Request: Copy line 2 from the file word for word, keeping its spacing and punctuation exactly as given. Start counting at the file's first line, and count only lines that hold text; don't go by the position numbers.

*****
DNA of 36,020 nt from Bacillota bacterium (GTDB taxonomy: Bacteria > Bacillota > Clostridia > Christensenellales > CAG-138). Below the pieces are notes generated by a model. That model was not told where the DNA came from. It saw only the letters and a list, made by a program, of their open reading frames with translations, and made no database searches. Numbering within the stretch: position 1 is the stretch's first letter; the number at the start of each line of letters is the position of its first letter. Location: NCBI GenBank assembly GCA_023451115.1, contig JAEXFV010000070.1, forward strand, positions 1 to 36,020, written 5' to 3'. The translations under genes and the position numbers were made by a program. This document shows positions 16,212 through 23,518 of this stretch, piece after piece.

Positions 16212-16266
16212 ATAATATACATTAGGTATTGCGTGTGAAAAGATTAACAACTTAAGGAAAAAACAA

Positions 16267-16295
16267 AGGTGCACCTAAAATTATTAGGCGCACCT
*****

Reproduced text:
Positions 16212-16266